The next (and somewhat disturbing) challenge for Facebook’s AI is to understand and remember the world seen through our eyes
We know that Facebook is investing large resources in its smart glasses and augmented reality, but at the moment, beyond recording video and taking photos, they do not have great capabilities.
That may change in the future thanks to artificial intelligence. How? Well, one of the possibilities is to provide AI with the ability to understand what is seen from our eyes, listen and get “remember scenes” (being able to answer questions like “where did I leave my keys?”) or “remember words” (being able to answer questions like “what did Juan say the other day?”). A most striking project that at the same time generates multiple doubts.
Ego4D, the project that makes us understand what Facebook wants to achieve in the future
Facebook today announced the development of Ego4D, a project of the artificial intelligence department where, in collaboration with 13 universities around the world, they have created a database for teach AI to understand typical images and photos recorded from first-person devices.
While it is common for algorithms to work with data sets of videos and photos seen from afar, the usual thing nowadays, on Facebook they want to anticipate a situation where first-person videos are more common. The problem is that while the AI is able to identify an image of a Ferris wheel, it does not have it so easy when the image of the Ferris wheel is from the person riding on it. Something similar happens in all kinds of situations where the angle is not from afar.
“Next-generation artificial intelligence systems will need to learn from a completely different type of data: videos that show the world from the center of the action, rather than on the sidelines”Explains Kristen Grauman, a Facebook researcher.
Ego4D has published a first study where Analyze 2,200+ Hours of First Person Video, with 700 participants showing day-to-day tasks. As Facebook explains, this involves multiplying by 20 the amount of material available to help train the algorithms.
What uses does Facebook think training AI in the first person can serve?
What use could it be if AI could see and hear everything we do in the first person? From the Facebook team they leave five possibilities:
Episodic memory: asking when something happened. By having a recording of our life, the AI can answer the question that in many cases only we know.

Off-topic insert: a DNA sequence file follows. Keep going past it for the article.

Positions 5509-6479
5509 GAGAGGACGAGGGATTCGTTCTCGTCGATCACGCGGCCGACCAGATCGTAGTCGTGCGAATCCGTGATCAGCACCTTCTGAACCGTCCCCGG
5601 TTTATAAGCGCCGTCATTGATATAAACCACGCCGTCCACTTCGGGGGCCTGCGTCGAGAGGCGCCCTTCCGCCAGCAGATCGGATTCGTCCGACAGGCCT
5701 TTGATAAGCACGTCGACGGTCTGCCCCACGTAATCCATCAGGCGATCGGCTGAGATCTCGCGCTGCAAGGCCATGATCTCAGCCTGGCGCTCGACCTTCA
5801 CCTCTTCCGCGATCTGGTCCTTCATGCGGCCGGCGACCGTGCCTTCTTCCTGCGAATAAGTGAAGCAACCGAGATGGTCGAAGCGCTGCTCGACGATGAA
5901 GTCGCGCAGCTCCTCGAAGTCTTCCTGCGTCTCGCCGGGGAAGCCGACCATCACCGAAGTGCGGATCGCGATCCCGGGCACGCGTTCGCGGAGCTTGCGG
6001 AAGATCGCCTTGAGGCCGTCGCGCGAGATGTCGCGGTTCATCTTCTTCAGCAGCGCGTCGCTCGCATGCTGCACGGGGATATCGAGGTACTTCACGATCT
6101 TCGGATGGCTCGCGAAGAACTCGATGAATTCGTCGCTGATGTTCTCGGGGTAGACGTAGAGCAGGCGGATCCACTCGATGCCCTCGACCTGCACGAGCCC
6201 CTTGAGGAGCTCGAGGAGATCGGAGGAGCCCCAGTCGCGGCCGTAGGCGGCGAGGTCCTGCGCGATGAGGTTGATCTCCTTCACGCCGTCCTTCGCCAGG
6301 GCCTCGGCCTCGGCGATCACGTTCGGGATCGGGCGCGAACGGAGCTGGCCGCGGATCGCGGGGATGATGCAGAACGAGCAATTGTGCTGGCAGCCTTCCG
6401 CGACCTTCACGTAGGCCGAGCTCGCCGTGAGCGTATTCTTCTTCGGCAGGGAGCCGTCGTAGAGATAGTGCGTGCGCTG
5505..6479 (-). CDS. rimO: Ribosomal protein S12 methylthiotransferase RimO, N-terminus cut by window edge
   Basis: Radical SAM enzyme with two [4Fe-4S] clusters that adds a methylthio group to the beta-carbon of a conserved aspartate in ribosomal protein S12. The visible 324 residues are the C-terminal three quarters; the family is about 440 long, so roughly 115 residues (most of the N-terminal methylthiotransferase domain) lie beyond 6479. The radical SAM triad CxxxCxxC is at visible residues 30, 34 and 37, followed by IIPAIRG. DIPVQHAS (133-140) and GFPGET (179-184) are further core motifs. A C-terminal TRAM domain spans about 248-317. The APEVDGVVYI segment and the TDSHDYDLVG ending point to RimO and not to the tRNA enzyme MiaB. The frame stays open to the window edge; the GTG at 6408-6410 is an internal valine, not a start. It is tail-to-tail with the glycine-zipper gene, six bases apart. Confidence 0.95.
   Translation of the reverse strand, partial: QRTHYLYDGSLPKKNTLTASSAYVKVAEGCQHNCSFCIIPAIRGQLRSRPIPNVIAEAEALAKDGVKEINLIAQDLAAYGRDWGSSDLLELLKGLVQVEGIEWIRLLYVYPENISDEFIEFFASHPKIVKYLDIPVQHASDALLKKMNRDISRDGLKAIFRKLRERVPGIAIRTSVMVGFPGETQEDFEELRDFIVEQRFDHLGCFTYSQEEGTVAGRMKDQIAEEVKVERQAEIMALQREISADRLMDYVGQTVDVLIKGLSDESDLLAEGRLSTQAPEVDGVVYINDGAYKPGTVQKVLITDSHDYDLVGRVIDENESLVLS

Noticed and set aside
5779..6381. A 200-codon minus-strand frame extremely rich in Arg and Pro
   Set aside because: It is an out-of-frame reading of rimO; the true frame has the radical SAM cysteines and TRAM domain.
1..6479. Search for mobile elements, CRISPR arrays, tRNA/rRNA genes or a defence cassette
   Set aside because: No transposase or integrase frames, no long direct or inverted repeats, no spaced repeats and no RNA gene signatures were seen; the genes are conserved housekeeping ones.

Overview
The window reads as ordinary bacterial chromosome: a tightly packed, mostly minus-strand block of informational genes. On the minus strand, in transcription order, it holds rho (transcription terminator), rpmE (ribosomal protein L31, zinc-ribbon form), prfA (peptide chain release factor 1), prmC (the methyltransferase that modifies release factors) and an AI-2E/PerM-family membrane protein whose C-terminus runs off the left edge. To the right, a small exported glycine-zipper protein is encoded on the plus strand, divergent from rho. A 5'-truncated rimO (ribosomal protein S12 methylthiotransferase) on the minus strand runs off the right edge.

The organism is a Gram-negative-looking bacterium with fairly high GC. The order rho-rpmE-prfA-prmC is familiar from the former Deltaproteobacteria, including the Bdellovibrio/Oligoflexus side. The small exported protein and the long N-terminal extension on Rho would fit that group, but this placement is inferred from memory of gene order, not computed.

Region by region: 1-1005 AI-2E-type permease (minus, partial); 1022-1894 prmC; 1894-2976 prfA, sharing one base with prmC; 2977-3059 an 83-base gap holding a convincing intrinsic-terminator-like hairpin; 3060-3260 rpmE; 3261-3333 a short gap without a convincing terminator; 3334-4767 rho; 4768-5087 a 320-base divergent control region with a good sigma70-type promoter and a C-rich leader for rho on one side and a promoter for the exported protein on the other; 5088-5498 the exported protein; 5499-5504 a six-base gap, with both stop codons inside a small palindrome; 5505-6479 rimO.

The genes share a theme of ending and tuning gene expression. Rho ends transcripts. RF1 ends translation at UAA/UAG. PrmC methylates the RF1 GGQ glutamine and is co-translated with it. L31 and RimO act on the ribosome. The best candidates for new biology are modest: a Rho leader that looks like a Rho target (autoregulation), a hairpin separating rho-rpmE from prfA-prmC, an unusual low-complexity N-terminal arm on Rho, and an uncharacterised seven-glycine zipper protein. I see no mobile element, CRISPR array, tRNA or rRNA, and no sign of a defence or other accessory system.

Forecast: anticipating certain routine steps. For example in a recipe, that the AI warns us if we have skipped a step.
Manipulation of objects: that the AI guides us to carry out certain steps, for example playing an instrument or making instructions on how to position our body.
Audiovisual diaries– By having a record of what we see, it would be possible to ask who said what and when. And so, for example, remember what figure the teacher said or what time he stayed.
Social interaction: By improving first-person understanding, algorithms could help improve vision or sound.
Huge potential … at the cost of teaching you our point of view
The possibilities of applying artificial intelligence from the point of view of our eyes opens up many possibilities, but it also generates multiple doubts at the level of privacy. At the moment it is a project completely within the academic world, but it already anticipates some possibilities of commercial use that we could see in the future.
“Advancing our ability to analyze stacks of photos and videos that were taken by humans for a very special purpose. To this fluid and continuous first-person visual flow that augmented reality systems and robots need to understand in the context of activity “, explains Grauman, who points out that not only Facebook glasses could make use of these capabilities, but all kinds of assistants.
The Ego4D project is a powerful exercise in the impact that artificial intelligence can have. Some algorithms where the more information we give and the more we let it into our daily lives, the more accurate the answers will be that they can give us. Establishing where the boundary is is also an important debate that will need to be addressed.
More information | Facebook AI Blog